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New, Edgy 'Tosca' By Metropolitan Opera Draws Boos

Tosca dress rehearsal. i

Marcelo Alvarez, center, performs as Caravadossi alongside Karita Mattila, right, performing the title roll and George Gagnidze, left, performing as Scarpia during the final dress rehearsal of Giacomo Puccini's "Tosca," Thursday, Sept. 17, 2009 at the Metropolitan Opera in New York. Mary Altaffer/AP Photo hide caption

itoggle caption Mary Altaffer/AP Photo
Tosca dress rehearsal.

Marcelo Alvarez, center, performs as Caravadossi alongside Karita Mattila, right, performing the title roll and George Gagnidze, left, performing as Scarpia during the final dress rehearsal of Giacomo Puccini's "Tosca," Thursday, Sept. 17, 2009 at the Metropolitan Opera in New York.

Mary Altaffer/AP Photo

Most serious opera lovers know what they like and like what they know. Many saw something they didn't like or care to know last night at the Metropolitan Opera in New York, a new interpretation of Tosca, Giacomo Puccini's beloved warhorse.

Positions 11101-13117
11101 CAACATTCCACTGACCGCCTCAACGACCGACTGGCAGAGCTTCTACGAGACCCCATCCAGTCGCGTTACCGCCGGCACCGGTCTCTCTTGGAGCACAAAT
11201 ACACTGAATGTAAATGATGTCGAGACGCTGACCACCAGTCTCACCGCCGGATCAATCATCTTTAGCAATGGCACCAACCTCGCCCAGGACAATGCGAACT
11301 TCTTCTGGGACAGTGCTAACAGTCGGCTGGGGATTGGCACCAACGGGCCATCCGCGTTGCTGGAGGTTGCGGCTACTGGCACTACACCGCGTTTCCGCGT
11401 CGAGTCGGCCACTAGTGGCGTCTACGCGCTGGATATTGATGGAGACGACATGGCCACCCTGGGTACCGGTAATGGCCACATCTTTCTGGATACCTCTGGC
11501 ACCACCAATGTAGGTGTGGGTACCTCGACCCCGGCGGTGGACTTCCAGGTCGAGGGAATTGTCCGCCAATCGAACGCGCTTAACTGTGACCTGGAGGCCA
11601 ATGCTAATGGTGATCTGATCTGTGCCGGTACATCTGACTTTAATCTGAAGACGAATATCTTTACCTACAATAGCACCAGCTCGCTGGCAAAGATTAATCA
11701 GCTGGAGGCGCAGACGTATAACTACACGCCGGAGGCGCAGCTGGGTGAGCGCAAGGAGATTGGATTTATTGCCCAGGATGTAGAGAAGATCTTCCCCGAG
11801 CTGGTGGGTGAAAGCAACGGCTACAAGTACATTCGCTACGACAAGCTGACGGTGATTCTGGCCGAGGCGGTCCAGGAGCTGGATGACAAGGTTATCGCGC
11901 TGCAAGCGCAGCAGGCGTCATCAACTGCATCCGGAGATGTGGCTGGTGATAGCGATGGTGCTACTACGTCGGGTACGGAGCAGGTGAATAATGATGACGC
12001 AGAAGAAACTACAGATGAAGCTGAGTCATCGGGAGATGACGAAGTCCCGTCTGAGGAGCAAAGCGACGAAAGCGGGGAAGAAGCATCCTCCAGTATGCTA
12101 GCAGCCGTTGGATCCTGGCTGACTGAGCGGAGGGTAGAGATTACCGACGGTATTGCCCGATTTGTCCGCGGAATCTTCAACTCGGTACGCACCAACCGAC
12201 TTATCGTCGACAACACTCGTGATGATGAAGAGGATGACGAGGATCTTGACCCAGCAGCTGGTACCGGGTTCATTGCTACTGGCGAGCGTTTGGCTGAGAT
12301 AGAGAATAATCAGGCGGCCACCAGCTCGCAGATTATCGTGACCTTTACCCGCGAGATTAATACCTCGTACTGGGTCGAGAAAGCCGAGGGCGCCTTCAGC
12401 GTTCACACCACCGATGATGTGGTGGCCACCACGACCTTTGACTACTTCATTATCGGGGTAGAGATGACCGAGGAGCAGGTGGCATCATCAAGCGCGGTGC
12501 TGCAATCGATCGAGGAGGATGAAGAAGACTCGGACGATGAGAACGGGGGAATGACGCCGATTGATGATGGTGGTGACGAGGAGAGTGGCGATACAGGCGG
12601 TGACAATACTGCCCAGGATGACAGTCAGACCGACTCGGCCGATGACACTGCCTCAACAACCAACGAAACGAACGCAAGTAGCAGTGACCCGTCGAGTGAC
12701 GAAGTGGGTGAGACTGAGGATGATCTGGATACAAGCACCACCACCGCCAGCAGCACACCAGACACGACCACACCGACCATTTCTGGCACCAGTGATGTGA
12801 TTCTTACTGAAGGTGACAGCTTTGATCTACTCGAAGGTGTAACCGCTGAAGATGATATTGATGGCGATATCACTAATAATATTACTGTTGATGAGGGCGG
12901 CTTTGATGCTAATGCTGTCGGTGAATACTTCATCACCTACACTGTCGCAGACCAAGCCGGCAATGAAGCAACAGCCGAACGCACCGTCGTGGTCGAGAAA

The Met staged a production of the opera as re-imagined by Swiss director Luc Bondy who evidently left out some of the traditional features opera goers associate with Tosca while creating post-modern sets, all of which proved too much for many in the audience.

As the New York Times reports:

When Mr. Bondy and the production team appeared on stage during curtain calls, the audience erupted in boos. If there were cheers among the jeers, they were drowned out.
The conductor James Levine and the cast, headed by the charismatic soprano Karita Mattila in the title role and the impassioned tenor Marcelo ??lvarez as her lover Mario Cavaradossi, all received enormous ovations.

True, the reaction of an audience to a new production, especially when the opera is a staple of the repertory, is only one indicator of a production's impact.

Still, the booing, if a little unfair, was understandable. Mr. Bondy's high-concept staging featured stark, spare, cold sets and dispensed entirely with many of the familiar theatrical touches that audiences count on in this repertory staple: Tosca placed no candles by the body of the villain Scarpia after murdering him, and she did not exactly leap to her death at the end. Mr. Bondy had scoured the work, it seemed, looking for every pretense to flesh out, literally, the eroticism of the lovers and the lecherous kinkiness of Scarpia.

At least there wasn't a riot like the one that famously greeted the Paris premier of Igor Stravinsky's Rite of Spring.

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